That’s probably the easiest way to describe what the door to the Grand Overlook Suite opened to reveal.
It wasn’t a rope bridge though; it was a glass bridge that looked a little like a rope bridge. Where wooden boards should be there were uneven shards of transparent crystal – though which I thought I could see the twinkling of stars – and where rope should support them there was a kind of crystal vine that crept around it all in a way that suggested life.
That was the first thing I saw.
The second thing was the room.
The bridge arched over nothingness, extending though it to a crystal room that hung from a ceiling of nothingness by chains of glass. It looked like a chandelier in an empty darkened room, but through its crystal walls I could see fires blazing in transparent fireplaces and TV’s flickering with their simulation of life.
Then I saw the view.
It drew me though the door and onto the crystal.
Under me I felt the bridge settle, here and there I heard a crack as if it was breaking under my weight.
Beautiful terror filled me to overflowing, an acid wash that would leave nothing but perfect bleached bone in its wake.
I looked out over what could only be Eternity, what I thought were stars were not stars, but pockets of memory that I could only presume were my own. I could not see them, they were too far away, but still I knew what they were and what each one held. I knew that the bright one to my distant left was of my mother, its distant brightness emulating her distant love for me, while on my right was a closer star with its aura tinged with red that I knew contained my ambivalence towards the father who abandoned me.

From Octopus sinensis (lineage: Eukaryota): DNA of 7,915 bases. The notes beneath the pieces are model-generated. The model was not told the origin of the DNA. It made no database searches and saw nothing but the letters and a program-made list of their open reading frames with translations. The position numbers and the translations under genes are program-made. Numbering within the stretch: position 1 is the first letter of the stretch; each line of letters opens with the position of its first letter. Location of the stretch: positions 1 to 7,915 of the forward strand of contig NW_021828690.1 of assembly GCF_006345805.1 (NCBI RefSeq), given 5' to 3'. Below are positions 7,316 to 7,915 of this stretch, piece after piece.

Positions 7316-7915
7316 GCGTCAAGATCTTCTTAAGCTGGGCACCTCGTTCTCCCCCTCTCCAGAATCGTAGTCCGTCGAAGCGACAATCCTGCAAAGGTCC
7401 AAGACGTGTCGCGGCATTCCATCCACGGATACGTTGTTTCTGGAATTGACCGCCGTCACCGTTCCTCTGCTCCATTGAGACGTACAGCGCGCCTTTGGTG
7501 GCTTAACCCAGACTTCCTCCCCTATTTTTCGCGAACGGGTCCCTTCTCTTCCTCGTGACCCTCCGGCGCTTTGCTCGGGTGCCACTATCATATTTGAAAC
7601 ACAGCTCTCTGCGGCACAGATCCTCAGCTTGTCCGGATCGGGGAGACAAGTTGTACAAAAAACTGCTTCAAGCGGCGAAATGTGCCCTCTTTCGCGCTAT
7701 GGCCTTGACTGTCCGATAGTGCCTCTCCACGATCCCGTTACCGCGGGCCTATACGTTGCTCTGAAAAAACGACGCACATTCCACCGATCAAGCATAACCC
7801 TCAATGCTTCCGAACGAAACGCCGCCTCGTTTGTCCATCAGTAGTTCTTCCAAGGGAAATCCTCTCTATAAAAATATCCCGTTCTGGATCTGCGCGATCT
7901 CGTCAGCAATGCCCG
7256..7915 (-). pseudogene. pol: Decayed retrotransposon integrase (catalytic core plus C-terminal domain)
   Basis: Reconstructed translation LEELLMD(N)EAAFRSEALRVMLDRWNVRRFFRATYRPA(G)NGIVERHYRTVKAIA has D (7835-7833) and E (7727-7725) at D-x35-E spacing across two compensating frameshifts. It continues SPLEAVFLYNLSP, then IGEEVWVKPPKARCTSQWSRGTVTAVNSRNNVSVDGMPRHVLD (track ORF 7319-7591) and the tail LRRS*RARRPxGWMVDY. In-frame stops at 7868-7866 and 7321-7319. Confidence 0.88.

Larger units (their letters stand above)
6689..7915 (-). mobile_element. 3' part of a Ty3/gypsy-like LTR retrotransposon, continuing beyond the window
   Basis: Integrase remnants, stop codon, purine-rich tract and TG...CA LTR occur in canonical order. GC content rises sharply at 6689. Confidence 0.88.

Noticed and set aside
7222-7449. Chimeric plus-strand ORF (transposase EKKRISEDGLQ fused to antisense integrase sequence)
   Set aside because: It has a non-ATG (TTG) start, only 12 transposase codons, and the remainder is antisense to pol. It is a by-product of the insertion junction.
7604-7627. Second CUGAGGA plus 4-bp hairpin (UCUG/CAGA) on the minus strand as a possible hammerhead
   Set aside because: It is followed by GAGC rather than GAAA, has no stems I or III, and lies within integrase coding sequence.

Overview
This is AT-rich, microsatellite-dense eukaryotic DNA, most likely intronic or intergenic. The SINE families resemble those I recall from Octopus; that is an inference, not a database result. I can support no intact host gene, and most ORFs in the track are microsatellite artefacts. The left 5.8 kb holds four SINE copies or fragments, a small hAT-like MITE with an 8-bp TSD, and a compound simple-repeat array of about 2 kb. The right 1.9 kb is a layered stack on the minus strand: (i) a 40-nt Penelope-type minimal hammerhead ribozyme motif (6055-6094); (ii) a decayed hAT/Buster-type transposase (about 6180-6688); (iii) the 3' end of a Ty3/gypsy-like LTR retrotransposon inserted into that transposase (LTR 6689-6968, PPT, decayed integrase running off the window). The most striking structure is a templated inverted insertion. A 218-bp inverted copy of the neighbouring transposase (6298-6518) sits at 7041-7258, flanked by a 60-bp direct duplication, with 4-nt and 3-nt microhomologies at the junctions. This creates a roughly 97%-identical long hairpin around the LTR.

I took a further step across the crystal and heard Radu follow behind.
There I saw the memory of my Grandfather, and next to it – almost one with it – were those of my Grandmother. Around it was a little cosmos of dust, each a star in its own right, but each eclipsed by those great dominating forces.
Both of them were gone now, my Grandfather long ago, my Grandmother so recent I was forbidden to visit her deathbed; but here both shined bright.
A rose red star was my mother-in-law, it winked cheekily as she would have in life; and the more I looked the across Eternity the brighter pinpricks of light presented themselves.
I was halfway across the bridge and I had not remembered taking a single step. Behind me Radu urged me forward, nudging me with his nose in a way I’m certain he thought was gentle. It wasn’t, the nudges’ made me stumble forward and step by step the room loomed large, the chandelier turning into an iceberg of crystal.
The first step into the room sent reverberations up my leg to my spine, the semi-transparent flooring beneath me surprisingly solid after the slight give each step gave me across the bridge. Radu’s claws tapped as one, a staccato cymbal beat across the crystal. I looked at the floor in his wake, half convinced I would see the crystal form a spider-web of cracks, but there was nothing.
I looked up, then around, my feet unwilling to move further, for the moment I was rooted and only my eyes wanted to wander.
The walls appeared grown, the floors were like a frozen pond, everywhere was the slight imperfections that only nature could provide. The light was a phosphorescent thing, the light of deep sea creatures or the moss on caverns that never saw the light of the sun, a living light, a light made of breath.
This is what Heaven must look like, I thought, and then I looked out over the void with the memory stars lighting the heavens around me and I wondered if it were more a hell of my own making.
posted by Alan Preece
on November, 26